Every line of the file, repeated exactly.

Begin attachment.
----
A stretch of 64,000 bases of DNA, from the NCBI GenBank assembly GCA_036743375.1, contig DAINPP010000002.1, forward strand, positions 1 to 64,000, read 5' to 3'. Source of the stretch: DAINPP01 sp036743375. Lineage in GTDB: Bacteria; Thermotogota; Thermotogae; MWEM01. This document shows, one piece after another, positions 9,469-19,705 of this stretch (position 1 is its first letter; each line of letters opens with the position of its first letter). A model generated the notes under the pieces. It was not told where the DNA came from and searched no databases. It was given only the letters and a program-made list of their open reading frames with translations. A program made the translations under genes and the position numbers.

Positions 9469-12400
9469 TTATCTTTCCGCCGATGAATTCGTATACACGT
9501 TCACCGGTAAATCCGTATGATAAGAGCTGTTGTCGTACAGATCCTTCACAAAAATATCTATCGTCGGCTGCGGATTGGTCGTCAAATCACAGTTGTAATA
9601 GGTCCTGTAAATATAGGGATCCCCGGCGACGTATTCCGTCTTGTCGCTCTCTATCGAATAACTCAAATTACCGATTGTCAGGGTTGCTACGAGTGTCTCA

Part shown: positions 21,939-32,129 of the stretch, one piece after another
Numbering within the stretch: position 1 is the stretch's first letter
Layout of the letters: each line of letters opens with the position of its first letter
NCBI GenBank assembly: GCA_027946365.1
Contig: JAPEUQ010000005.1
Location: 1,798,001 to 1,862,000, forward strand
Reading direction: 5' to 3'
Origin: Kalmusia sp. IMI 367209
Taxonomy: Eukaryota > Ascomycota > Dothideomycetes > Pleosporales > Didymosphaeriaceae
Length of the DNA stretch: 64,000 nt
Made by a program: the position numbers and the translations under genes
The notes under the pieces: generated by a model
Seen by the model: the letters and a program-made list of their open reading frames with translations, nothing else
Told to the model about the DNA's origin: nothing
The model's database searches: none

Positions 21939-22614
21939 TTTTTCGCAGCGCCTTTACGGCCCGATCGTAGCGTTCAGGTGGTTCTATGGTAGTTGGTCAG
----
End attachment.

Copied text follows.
A stretch of 64,000 bases of DNA, from the NCBI GenBank assembly GCA_036743375.1, contig DAINPP010000002.1, forward strand, positions 1 to 64,000, read 5' to 3'. Source of the stretch: DAINPP01 sp036743375. Lineage in GTDB: Bacteria; Thermotogota; Thermotogae; MWEM01. This document shows, one piece after another, positions 9,469-19,705 of this stretch (position 1 is its first letter; each line of letters opens with the position of its first letter). A model generated the notes under the pieces. It was not told where the DNA came from and searched no databases. It was given only the letters and a program-made list of their open reading frames with translations. A program made the translations under genes and the position numbers.

Positions 9469-12400
9469 TTATCTTTCCGCCGATGAATTCGTATACACGT
9501 TCACCGGTAAATCCGTATGATAAGAGCTGTTGTCGTACAGATCCTTCACAAAAATATCTATCGTCGGCTGCGGATTGGTCGTCAAATCACAGTTGTAATA
9601 GGTCCTGTAAATATAGGGATCCCCGGCGACGTATTCCGTCTTGTCGCTCTCTATCGAATAACTCAAATTACCGATTGTCAGGGTTGCTACGAGTGTCTCA

Part shown: positions 21,939-32,129 of the stretch, one piece after another
Numbering within the stretch: position 1 is the stretch's first letter
Layout of the letters: each line of letters opens with the position of its first letter
NCBI GenBank assembly: GCA_027946365.1
Contig: JAPEUQ010000005.1
Location: 1,798,001 to 1,862,000, forward strand
Reading direction: 5' to 3'
Origin: Kalmusia sp. IMI 367209
Taxonomy: Eukaryota > Ascomycota > Dothideomycetes > Pleosporales > Didymosphaeriaceae
Length of the DNA stretch: 64,000 nt
Made by a program: the position numbers and the translations under genes
The notes under the pieces: generated by a model
Seen by the model: the letters and a program-made list of their open reading frames with translations, nothing else
Told to the model about the DNA's origin: nothing
The model's database searches: none

Positions 21939-22614
21939 TTTTTCGCAGCGCCTTTACGGCCCGATCGTAGCGTTCAGGTGGTTCTATGGTAGTTGGTCAG